Skip to main content
School Support Services
Events in School Support

The School Support Services team assists schools in maximizing instructional time, increasing academic achievement and reducing high school drop-out rates by establishing school-wide positive behavioral systems. These systems, such as Positive Behavioral Interventions and Supports (PBIS), contribute to a school climate that is conducive to both teaching and learning, which ultimately provide a firm foundation for the academic success of all students.

Our team offers professional development on evidence-based, data-driven and outcome-focused strategies. The behavioral response to intervention and classroom management programs address barriers to learning including bullying, harassment and other negative student behaviors, cultural competency, tardiness and poor attendance, as well as the specific language and special needs of students.

The mission of our division is to provide a firm foundation for the academic success of all students. We are able to actualize this mission by providing targeted supports for your specific needs. All districts are assigned a representative, or a team of representatives, following a customized needs assessment. Focused on data-driven outcomes, we build an individualized plan for your district from the start to ensure we can chart your progress.

See our Staff Directory

Legacy Sounds and FX

Leaving Our Legacy celebrates World AIDS Day

The youth-driven organization, Leaving Our Legacy (L.O.L.), brought fun to an event with a serious mission at its Legacy Sounds and FX World AIDS Day Blacklight Concert.

“World AIDS Day commemorates those lost to AIDS, but also puts a face to the statistic we all hear about - 77 million infected since the start of the epidemic - and brings awareness to the prevention and management options available today,” said L.O.L. Youth Health Advocate Demetius McClamb.

The event, held at Templeton Landing Restaurant in Buffalo, included attendees from community agencies like The Mocha Center, ECMC-AIDS Clinic, Native American Community Services, Youth Link (Oishei Children's Hospital), Harvest House, The Pride Center, Erie County Department of Health and DOPE Collective.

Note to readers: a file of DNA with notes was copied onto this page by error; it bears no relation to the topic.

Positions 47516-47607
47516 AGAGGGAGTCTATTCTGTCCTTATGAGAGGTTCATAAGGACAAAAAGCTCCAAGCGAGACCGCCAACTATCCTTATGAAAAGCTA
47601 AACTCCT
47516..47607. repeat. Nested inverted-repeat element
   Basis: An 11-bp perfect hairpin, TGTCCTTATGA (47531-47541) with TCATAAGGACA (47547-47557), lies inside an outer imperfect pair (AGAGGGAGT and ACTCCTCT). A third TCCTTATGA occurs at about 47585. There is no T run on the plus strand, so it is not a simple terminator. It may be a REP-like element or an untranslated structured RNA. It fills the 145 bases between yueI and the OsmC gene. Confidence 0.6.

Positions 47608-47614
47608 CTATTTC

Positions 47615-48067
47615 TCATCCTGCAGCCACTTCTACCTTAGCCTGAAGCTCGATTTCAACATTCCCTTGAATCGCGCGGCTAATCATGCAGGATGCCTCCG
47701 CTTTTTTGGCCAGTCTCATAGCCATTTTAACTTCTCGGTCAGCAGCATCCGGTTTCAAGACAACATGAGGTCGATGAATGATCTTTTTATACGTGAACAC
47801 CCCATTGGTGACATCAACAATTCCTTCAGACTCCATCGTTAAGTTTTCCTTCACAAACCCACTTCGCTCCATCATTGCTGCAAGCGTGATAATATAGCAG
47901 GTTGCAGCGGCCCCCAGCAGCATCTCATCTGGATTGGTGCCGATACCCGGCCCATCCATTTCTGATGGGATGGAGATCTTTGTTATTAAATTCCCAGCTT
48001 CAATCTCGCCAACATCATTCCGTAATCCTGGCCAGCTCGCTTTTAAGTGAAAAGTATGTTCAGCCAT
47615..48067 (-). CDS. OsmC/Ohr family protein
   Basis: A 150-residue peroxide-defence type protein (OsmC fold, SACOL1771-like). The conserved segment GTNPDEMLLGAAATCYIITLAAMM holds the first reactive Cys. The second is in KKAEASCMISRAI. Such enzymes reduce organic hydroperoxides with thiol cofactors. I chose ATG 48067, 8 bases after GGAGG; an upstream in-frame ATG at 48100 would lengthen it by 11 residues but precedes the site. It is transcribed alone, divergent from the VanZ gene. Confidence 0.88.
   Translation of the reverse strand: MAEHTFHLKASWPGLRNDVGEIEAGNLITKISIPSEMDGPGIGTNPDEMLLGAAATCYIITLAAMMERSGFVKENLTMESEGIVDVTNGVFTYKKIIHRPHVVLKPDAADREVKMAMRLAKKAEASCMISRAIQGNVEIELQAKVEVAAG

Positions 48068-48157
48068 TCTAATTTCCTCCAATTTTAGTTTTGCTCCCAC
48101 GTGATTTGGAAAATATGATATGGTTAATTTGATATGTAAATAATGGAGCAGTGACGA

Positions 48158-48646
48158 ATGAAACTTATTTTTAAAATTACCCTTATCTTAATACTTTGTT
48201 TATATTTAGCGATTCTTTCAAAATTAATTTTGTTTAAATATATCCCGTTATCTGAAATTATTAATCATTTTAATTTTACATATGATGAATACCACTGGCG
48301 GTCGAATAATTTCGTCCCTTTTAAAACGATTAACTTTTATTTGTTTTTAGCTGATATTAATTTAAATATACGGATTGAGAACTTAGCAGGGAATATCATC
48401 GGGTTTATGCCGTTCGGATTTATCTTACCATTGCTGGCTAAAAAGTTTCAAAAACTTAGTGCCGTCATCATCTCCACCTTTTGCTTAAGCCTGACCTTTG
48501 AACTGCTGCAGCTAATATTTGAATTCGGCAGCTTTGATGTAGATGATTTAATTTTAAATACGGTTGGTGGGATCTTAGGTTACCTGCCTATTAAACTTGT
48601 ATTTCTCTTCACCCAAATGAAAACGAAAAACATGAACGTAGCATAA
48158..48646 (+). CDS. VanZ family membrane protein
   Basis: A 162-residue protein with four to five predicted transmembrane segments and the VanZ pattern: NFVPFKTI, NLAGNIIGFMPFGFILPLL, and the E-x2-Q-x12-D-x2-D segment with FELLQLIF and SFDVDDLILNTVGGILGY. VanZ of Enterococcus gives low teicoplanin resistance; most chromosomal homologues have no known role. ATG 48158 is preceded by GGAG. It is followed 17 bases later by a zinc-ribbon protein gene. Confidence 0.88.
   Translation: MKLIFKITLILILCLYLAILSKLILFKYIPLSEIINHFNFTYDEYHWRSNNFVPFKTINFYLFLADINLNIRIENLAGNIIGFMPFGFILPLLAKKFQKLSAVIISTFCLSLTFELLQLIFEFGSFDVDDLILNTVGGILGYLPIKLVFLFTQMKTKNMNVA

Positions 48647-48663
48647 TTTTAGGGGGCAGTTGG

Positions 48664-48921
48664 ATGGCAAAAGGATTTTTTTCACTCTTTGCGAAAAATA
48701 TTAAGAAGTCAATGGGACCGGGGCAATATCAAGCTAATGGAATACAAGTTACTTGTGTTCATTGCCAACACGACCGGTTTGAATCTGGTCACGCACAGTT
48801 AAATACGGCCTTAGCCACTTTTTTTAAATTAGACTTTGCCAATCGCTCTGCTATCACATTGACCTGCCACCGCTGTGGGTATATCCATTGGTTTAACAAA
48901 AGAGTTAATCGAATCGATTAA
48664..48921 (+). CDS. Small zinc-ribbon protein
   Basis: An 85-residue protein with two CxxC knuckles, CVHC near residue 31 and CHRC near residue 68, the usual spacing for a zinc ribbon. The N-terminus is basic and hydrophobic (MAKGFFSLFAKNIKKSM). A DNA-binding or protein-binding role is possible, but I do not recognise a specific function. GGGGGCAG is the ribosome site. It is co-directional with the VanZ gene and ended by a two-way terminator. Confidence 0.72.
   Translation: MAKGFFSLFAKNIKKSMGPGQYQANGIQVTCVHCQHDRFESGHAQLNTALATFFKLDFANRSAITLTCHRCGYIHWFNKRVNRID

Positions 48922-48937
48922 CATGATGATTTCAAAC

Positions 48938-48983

Set up at tables around the perimeter of the dance floor were Walgreens flu shot clinic, GLYS (Gay and Lesbian Youth Services), Black Nurses Rock, Damsel in Defense, artisans selling art prints and earrings and a tarot card reader. Set as a backdrop to the mingling, eating, dancing and educating were locally made AIDS quilts. Inspired by the national AIDS Memorial Quilt, the quilts were made by the loved ones of those who died from complications due to AIDS here in Western New York.

In the parking lot, Evergreen Health set up their van to provide HIV testing, a simple, 20-minute procedure.

“Know your status!” was repeated by emcee Vondale Walker, a L.O.L. youth health advocate, throughout the night. All in attendance support New York State, Governor Andrew Cuomo's plan to “End AIDS” by reducing the number of new HIV infections from nearly 3,000 to just 750 by 2020 through identifying those who are undiagnosed and providing health care to those infected and at high risk of infection.  We know today, if a person who is HIV positive and has an undetectable viral load, they cannot pass the virus to another person.  Also, if a person is a risk for HIV, there is a pill they can take once a day to keep them HIV negative.  This is referred to Exposure Prophylaxis (PrEP).

Vondale introduced performers like L.O.L.’s own, Ja’Lynn Christopher. Ja’Lynn, as she goes by on stage, recently dropped a mixed tape on her 17th birthday.

“I am inspired by seeing people be themselves, which is something I love about L.O.L. Being a part of L.O.L. feels more like a family than going to work. The support and positive reaction I received has inspired me to get back into music like I was when I was a kid,” she said before her first official performance.

Other performers included rapper, producer and member of Rodagues, AJ Spliff, featuring a cypher with T-Top and Oxboii Cellz; as well as Desiree Kee and Oxboii Cellz performing solo.

 “We planned this event to attract the community, so that they could have fun, but also become informed on these issues that are not always talked about. Being a part of L.O.L. is about creating a healthy community, both physically and through getting to know the people, who have different backgrounds, experiences and opinions,” Adiah Aytch said in front of a sign with the message “No Sexism, No Racism, No Sizeism, No Ageism, No Ableism, No Homophobia, No Transphobia, No Hatred, No Frontin’. We See You, Be You.”


About Leaving Our Legacy

Leaving Our Legacy (L.O.L.) is a youth-driven, peer leadership program in which a passionate group of youth health advocates work to positively impact attitudes and behaviors concerning adolescent sexuality. Its mission is to raise community awareness and increase the knowledge of sexual education resources to decrease the occurrences of unintended teen pregnancy, STIs, HIV/AIDS. In order to implement this solution, L.O.L. works with health professionals and resources in the community to establish workshops, presentations, and provide support to those in need. The program is funded by New York State Department of Health-AIDS Institute and is operated by Erie 1 BOCES. Follow us via or Instagram @legacybflo.

< Back  |  View All Articles